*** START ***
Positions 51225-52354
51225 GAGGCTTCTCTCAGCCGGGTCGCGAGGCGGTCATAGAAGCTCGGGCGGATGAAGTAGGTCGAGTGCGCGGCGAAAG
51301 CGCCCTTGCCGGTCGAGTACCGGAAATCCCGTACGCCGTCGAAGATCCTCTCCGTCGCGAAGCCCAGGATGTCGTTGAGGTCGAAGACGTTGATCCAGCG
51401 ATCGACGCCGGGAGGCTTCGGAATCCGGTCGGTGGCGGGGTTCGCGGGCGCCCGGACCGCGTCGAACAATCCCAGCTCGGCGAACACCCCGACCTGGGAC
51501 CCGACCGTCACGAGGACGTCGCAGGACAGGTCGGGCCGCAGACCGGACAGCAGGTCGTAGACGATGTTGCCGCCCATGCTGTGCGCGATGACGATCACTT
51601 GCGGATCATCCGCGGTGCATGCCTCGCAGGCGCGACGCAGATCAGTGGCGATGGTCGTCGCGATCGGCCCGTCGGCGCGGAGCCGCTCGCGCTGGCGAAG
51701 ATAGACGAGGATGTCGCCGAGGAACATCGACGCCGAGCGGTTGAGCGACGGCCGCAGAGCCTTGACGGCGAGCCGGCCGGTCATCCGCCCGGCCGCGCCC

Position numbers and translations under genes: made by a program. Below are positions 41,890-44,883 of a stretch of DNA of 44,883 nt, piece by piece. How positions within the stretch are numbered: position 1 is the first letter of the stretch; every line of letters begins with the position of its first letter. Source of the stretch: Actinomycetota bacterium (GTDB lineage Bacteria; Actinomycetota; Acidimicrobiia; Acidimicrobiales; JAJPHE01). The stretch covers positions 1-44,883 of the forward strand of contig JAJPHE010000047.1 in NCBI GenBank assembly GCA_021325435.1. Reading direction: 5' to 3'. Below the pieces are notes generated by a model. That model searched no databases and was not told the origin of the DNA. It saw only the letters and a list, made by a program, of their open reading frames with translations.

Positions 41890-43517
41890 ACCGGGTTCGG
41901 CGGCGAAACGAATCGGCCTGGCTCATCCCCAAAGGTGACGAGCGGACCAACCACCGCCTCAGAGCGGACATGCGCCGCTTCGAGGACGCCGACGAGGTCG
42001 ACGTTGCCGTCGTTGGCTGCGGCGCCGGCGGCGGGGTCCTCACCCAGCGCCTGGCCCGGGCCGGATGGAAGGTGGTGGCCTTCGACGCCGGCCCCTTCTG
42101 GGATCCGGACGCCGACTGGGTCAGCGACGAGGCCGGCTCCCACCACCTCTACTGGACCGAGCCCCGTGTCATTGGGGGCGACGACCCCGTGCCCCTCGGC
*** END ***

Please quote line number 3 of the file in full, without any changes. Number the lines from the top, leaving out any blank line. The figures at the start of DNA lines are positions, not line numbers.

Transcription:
51301 CGCCCTTGCCGGTCGAGTACCGGAAATCCCGTACGCCGTCGAAGATCCTCTCCGTCGCGAAGCCCAGGATGTCGTTGAGGTCGAAGACGTTGATCCAGCG